An independent review published on Wednesday by the UK Commission for Countering Extremism has revealed that people were able to ‘glorify terrorism’ and vent ‘racial hatred’ online without prosecution due to existing legal loopholes.
The scale of extremism manifest online has left a former UK anti-terrorism police chief “shocked” and urging the swift introduction of new laws to tackle the issue, reported the Independent.
The lead Commissioner for the Commission for Countering Extremism (CCE), Sara Khan, and Sir Mark Rowley, published their findings on Wednesday from a legal review examining the ‘adequacy of existing legislation in relation to hateful extremism’.
Rowley was appointed to lead the review in July 2020.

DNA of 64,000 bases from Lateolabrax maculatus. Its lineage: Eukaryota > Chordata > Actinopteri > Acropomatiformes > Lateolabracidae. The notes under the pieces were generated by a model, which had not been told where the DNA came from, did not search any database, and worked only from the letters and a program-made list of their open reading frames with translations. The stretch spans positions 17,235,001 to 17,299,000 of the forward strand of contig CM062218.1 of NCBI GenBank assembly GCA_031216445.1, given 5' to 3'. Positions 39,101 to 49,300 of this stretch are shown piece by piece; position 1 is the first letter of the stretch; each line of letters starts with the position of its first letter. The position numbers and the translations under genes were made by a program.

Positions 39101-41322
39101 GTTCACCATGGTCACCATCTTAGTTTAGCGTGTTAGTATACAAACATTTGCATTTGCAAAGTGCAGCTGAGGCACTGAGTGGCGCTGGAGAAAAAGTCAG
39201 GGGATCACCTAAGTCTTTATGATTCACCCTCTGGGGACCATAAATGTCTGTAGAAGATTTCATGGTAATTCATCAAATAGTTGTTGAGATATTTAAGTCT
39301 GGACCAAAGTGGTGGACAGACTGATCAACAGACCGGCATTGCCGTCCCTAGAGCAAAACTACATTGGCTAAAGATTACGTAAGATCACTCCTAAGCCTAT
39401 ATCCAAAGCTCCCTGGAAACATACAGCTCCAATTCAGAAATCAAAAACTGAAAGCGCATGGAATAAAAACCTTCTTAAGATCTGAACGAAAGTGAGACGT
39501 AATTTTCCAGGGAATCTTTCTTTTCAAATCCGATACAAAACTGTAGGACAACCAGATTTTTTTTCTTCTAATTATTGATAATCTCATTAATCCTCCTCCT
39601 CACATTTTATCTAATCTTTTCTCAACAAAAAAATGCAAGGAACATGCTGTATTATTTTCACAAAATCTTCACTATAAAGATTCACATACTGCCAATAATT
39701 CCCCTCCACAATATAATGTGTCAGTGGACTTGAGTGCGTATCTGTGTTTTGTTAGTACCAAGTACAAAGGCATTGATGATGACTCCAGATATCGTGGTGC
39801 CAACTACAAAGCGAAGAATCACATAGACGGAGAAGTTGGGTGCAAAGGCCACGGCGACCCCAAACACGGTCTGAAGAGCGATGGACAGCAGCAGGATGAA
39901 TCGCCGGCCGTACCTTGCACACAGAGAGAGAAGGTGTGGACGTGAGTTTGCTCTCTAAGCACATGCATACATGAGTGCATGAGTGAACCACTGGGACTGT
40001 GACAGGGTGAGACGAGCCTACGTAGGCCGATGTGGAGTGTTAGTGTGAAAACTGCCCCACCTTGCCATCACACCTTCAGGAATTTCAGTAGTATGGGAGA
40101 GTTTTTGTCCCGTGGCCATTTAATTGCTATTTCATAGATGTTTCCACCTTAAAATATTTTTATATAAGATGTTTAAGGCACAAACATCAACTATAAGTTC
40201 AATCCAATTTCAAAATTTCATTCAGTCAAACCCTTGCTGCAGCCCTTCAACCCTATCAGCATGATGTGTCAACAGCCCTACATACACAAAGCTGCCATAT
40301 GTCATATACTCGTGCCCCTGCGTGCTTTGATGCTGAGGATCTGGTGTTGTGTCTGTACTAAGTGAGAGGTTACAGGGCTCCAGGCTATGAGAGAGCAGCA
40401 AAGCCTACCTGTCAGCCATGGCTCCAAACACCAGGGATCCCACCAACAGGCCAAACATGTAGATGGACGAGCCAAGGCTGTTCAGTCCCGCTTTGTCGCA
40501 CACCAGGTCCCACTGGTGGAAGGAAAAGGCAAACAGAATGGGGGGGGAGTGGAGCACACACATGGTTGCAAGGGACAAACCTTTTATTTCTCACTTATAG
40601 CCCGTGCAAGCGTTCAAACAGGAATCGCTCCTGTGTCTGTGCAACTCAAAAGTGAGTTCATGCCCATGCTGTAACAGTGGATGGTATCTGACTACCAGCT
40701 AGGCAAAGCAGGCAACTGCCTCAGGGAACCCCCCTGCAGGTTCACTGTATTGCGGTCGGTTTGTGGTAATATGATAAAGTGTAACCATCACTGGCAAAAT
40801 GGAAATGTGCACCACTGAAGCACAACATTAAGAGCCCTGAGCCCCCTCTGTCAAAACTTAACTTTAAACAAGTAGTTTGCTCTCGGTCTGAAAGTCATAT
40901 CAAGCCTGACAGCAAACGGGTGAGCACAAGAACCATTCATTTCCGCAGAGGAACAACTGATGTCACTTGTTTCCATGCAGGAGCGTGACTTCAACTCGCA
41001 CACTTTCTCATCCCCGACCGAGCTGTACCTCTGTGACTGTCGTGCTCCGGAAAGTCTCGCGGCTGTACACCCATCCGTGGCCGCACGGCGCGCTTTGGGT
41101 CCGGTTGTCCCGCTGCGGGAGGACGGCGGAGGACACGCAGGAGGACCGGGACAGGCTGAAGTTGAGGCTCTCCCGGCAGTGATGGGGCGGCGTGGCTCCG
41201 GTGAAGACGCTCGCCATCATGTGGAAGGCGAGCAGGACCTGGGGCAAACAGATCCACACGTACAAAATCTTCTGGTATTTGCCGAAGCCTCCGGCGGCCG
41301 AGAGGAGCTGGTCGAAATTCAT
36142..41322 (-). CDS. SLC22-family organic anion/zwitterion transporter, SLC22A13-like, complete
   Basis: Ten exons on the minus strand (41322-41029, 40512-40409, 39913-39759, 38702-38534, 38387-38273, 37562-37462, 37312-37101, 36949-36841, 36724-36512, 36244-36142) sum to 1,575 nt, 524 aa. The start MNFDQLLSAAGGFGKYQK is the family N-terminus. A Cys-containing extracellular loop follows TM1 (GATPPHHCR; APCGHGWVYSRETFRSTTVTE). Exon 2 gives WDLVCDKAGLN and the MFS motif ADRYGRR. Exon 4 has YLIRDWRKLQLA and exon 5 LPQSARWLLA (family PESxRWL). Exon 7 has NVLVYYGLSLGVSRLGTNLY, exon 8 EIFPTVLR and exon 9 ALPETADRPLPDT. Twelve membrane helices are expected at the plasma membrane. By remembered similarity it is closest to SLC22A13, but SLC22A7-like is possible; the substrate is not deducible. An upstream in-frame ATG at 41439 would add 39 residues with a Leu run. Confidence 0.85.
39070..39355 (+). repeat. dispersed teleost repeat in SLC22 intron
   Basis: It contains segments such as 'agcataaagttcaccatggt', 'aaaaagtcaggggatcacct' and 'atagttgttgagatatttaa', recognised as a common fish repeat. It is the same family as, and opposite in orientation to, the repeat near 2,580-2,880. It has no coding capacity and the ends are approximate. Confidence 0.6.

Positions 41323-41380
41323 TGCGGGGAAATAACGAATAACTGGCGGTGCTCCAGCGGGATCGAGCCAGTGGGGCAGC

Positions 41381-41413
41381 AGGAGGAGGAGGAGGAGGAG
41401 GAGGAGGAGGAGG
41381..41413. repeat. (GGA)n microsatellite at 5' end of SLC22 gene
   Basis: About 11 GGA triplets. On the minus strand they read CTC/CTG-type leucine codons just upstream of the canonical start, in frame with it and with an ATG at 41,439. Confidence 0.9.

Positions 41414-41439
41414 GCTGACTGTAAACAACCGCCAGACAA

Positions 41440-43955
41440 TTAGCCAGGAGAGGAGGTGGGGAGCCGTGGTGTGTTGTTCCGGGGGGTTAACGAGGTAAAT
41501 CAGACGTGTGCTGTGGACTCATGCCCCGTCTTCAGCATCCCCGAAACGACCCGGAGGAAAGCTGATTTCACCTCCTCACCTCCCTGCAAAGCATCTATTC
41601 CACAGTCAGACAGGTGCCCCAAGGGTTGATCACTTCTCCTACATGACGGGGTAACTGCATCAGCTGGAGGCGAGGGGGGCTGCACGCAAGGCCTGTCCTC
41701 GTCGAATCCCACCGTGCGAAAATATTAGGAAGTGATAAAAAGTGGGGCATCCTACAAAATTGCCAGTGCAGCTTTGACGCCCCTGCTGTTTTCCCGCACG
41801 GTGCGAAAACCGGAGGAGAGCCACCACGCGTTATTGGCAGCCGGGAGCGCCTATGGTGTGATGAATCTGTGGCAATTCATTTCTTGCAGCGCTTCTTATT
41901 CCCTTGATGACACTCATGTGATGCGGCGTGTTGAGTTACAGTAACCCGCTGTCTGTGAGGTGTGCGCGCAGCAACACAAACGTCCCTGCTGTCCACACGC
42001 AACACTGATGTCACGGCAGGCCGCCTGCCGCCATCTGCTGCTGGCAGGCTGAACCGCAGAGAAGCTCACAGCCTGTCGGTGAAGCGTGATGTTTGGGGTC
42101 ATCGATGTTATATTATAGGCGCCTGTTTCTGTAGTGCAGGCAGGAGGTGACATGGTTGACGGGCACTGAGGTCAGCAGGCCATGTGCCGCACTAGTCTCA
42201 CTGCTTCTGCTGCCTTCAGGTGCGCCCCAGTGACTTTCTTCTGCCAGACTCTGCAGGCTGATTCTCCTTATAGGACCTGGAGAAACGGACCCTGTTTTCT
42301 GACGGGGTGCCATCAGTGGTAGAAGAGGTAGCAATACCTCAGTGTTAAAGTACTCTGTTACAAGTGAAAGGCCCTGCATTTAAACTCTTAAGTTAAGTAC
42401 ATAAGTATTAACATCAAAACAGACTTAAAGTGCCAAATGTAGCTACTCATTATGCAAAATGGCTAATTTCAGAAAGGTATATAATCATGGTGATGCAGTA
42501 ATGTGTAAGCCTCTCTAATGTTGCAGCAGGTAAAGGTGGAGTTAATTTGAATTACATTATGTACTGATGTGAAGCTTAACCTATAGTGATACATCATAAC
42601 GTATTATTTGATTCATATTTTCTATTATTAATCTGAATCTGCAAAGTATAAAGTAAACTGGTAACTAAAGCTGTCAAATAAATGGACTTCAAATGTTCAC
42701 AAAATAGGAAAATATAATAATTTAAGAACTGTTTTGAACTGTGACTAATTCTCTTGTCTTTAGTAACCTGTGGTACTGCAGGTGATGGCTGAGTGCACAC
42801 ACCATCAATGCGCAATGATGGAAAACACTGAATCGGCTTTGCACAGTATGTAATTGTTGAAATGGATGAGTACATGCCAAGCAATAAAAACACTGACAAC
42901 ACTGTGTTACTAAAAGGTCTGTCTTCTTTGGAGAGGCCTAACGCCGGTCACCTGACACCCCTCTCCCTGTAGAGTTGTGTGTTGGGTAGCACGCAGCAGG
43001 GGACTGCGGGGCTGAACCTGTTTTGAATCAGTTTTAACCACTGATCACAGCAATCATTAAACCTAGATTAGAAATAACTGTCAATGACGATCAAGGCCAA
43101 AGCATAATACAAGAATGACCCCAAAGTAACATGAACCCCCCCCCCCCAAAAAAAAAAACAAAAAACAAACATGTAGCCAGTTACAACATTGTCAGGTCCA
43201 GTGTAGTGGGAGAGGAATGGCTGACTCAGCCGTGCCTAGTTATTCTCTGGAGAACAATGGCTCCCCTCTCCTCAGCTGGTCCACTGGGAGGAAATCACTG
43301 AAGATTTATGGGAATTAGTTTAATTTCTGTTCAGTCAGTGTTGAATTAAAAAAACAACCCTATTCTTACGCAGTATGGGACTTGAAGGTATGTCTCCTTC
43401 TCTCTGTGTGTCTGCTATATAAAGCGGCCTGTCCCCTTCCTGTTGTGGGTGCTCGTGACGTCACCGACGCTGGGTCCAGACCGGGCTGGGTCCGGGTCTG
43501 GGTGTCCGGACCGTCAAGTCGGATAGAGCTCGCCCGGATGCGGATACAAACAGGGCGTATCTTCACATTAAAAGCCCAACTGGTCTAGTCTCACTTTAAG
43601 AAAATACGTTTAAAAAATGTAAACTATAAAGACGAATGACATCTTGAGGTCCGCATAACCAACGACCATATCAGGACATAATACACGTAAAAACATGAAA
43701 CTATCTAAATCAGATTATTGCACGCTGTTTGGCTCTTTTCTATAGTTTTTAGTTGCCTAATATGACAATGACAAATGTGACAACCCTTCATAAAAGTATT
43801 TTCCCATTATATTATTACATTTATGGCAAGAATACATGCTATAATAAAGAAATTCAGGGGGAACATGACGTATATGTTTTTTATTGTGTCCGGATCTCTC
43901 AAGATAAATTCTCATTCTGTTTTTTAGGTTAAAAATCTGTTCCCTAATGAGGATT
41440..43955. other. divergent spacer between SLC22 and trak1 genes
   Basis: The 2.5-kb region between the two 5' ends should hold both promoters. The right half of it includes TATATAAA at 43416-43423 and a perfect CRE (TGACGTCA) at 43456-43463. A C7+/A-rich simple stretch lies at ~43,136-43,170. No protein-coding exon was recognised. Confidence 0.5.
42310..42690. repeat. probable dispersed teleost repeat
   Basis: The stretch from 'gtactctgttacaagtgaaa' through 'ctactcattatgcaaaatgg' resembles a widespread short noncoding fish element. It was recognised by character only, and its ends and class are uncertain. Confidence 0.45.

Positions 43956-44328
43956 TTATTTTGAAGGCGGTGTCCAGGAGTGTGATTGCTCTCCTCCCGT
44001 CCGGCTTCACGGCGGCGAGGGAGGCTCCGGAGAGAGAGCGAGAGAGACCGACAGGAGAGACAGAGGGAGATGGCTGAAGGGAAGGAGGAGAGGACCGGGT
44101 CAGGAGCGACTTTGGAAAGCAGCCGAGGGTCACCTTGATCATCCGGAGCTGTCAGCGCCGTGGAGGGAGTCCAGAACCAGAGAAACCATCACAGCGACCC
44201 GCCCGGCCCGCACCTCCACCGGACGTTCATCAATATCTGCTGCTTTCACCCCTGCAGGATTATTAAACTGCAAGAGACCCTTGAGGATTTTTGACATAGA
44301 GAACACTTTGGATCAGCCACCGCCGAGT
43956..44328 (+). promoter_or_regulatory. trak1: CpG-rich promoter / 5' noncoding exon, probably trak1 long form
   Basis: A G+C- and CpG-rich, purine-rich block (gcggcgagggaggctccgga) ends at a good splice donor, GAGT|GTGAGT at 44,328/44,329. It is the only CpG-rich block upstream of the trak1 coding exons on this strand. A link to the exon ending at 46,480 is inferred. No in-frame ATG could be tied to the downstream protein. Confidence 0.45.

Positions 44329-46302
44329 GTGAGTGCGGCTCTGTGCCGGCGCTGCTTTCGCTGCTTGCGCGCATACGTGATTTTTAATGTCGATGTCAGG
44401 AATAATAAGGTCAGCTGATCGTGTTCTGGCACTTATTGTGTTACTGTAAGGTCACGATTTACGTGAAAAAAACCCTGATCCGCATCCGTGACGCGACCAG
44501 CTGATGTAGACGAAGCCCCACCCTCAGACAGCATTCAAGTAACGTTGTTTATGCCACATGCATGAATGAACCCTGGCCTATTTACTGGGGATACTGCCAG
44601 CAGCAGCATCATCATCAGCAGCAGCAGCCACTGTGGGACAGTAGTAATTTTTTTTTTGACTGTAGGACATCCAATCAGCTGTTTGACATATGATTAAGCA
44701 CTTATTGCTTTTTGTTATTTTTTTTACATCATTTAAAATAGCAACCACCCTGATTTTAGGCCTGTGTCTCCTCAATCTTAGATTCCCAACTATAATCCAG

Particular concerns were voiced as the review revealed that children as young as 12 were being lured to ‘hate-filled’ web forums. The report of the CCE, set up after the 2017 London Bridge attack, revealed one in six 16 to 24-year-olds currently believes the Nazi Holocaust was a lie or exaggerated.
‘Dangerous Legal Void’
The review, published by the CCE on Wednesday, found that people were exploiting a ‘dangerous legal void’ to ‘glorify terrorism and stir up racial hatred’ online without fear of prosecution.
According to Rowley, some terror ringleaders, such as London Bridge attacker Khuram Butt, whose actions on 3 June 2017 left eight people killed, could have been arrested earlier if there were…